Counter-Strike:Global Offensive is so widely recognized now that it’s easy to forget that Counter-Strike started off as merely a mod for a little game called Half-Life. With the release of the fourth and current installment back in 2012, the series has truly become a global phenomenon (okay, bad pun). To commemorate the series’ 16 years in existence – the first game was “officially” released in 2000 – here are 16 interesting facts that you need to know about CS: GO.
1. Originally, the plan was for CS: GO to feature cross-platform multiplayer between the PC, Mac, and PS3. That would have been the first time a big-name game allowed players to beat the crap out of each other regardless of platform. Ultimately though, Valve removed the PS3 from the picture.
2. The Molotov cocktail (for the terrorists) and the Incendiary grenade (for the counter-terrorists) made their debut in CS: GO. But despite similar effects, the former actually does more damage.
3. Speaking of these firebombs, you can easily extinguish their flames by deploying a smoke grenade. Alternatively, you can just walk around them, if possible, to save your smoke for more important things – like blinding your own teammates.
4. Weapon finishes and other cosmetic items did not arrive until after the game was released. So, players were all equal in terms of weapon aesthetics at the onset and none can say their weapons are way cooler.
5. CS: GO was originally conceived as a port of Counter-Strike: Source, the third main installment in the series, for the Xbox 360. Valve, however, saw an opportunity to expand it and pounced. And, like with many of their decisions, it produced a gold mine.
6. Previous Counter-Strike games featured only one voice actor for the radio commands for all factions – both bots and players. CS: GO is the first installment to relieve players’ ears from the familiar voice of Jeff Cliffe (one of the series’ creators).
7. Good luck trying to catch your own shadow in the game a la Peter Pan, because you’ll be in for quite an impossible task – the POV cam does not have a shadow render.
8. One of the most annoying things as a counter-terrorist is diffusing a bomb obscured by a smoke grenade. If you get tired squinting your eyes, you can simply turn back on the tutorials. This spoon-feeds you the location behind the veil of smoke.
9. A big fan of both CS: GO and Team Fortress 2? The next time you find yourself in de_train, look for the radio sitting on a table. It plays the Team Fortress 2 theme song, which gives you the ambience of both games (sort of).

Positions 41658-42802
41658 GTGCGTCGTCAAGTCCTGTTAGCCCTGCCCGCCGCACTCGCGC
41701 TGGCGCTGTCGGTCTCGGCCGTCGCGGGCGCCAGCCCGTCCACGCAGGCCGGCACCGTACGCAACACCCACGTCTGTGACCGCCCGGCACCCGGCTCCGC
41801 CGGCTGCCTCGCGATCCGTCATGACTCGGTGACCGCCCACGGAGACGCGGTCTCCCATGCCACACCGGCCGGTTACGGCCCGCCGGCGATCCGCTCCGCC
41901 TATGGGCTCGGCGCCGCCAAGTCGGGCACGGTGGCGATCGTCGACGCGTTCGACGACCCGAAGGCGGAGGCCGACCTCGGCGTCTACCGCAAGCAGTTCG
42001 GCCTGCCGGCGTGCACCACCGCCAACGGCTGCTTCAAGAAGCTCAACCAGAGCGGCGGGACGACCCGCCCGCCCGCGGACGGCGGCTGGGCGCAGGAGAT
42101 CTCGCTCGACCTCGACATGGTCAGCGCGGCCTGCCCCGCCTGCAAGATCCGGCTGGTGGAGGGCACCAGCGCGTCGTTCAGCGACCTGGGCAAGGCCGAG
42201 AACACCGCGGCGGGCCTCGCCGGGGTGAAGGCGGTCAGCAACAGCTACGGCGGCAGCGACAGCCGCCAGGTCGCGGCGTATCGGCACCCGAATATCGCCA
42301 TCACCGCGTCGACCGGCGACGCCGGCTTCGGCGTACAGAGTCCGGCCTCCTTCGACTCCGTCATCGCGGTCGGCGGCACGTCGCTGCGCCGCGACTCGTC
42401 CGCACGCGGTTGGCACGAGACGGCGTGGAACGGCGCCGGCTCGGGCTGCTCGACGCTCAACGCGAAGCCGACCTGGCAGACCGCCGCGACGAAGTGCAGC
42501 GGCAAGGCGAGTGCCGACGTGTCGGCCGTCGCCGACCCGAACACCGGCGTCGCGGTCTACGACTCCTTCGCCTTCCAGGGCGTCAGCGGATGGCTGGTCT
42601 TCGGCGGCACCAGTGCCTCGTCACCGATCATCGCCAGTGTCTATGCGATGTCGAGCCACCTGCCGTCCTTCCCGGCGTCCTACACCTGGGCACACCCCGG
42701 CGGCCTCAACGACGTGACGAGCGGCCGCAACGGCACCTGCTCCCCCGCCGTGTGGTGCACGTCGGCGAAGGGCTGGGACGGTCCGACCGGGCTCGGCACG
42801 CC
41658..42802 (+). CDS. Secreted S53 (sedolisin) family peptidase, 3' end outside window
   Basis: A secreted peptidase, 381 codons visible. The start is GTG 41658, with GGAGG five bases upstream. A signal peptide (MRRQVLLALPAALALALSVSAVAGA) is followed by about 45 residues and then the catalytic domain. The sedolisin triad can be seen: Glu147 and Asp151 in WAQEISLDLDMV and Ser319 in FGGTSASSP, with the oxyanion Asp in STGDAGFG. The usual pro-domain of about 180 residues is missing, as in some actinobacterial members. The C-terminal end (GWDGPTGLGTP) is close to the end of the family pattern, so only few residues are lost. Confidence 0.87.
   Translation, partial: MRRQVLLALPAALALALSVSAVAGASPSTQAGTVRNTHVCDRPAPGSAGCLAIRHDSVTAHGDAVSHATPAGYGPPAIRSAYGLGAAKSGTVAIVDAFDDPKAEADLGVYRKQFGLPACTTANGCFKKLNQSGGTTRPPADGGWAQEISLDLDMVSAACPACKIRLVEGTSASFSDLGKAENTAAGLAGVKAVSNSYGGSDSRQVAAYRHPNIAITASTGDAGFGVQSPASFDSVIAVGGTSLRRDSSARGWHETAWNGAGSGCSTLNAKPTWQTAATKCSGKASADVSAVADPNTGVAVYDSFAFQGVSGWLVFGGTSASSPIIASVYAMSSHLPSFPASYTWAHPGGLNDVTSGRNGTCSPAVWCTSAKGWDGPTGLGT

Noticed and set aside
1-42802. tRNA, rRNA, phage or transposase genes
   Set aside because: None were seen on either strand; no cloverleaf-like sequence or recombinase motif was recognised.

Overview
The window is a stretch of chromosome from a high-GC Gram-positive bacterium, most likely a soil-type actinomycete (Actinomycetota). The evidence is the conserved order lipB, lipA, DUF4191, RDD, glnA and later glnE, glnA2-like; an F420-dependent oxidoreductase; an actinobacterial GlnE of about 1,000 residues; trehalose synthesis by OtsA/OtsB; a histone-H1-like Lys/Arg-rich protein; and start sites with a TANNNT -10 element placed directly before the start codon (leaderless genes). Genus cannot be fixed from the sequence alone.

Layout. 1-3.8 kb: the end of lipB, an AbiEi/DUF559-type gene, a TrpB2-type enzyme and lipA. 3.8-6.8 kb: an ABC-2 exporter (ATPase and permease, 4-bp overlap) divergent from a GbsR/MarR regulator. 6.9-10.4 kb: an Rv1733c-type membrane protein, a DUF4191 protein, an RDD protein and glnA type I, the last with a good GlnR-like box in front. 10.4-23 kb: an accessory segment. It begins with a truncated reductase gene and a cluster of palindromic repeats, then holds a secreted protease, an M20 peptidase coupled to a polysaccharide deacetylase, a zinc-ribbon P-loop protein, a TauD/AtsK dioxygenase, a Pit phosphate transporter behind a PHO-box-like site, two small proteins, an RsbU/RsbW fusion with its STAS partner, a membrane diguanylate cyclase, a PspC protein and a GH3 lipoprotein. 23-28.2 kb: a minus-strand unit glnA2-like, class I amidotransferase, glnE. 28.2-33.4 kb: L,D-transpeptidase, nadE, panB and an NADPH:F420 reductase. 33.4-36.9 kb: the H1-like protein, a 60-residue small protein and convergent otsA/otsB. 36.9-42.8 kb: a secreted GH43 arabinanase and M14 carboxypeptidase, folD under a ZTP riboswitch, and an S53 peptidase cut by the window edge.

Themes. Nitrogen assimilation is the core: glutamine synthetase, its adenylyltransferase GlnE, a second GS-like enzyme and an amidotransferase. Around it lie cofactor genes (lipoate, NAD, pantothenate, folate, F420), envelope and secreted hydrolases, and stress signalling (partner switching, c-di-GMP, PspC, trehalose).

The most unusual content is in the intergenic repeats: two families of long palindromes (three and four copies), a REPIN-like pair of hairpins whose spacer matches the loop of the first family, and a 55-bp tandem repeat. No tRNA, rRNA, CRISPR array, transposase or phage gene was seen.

10. Over the years, the famed AWP was treated to a lot of nerfs, no thanks to its almost unfair power. That hasn’t stopped players from still utilizing it, though. The AWP is arguably still the most overpowered weapon in CS: GO.
11. Ever been in a situation where an ATM inexplicably refuses to fork over your cash and you have the incredible urge to kick the shit out of it? Well, you can take out your frustration at the Overpass map. If you repeatedly shoot the ATMs around the map, they’ll cough up cash.
12. In case you’re worried about giving away your location, switching weapons can’t be heard by your enemies. No matter what kind of weapon you’re switching from and into.
13. Tired of the same old English in-game language? You can change it to pirate language by tweaking things in the launch options. And no, it’s not a language used by illegal downloaders.
14. Want to slice up your enemies in style with a customized knife? Think again; it actually costs a lot more than buying paint jobs for your trusty pistol.
15. As of September 27, 2016, CS: GO has handed out a total of $20,465,857.49 in prize money, spread across 1813 tournaments, according to E-Sports Earnings. That grand total is undeniably eye-popping, but the bigger question is: Who the heck awarded money with the cents not rounded up?
16. And on a related note, the top CS: GO player hails not from Russia, as many presume, but from Sweden. Robin Rönnquist currently sits on the throne with a total of $379,636.40 raked in from competitive skirmishes.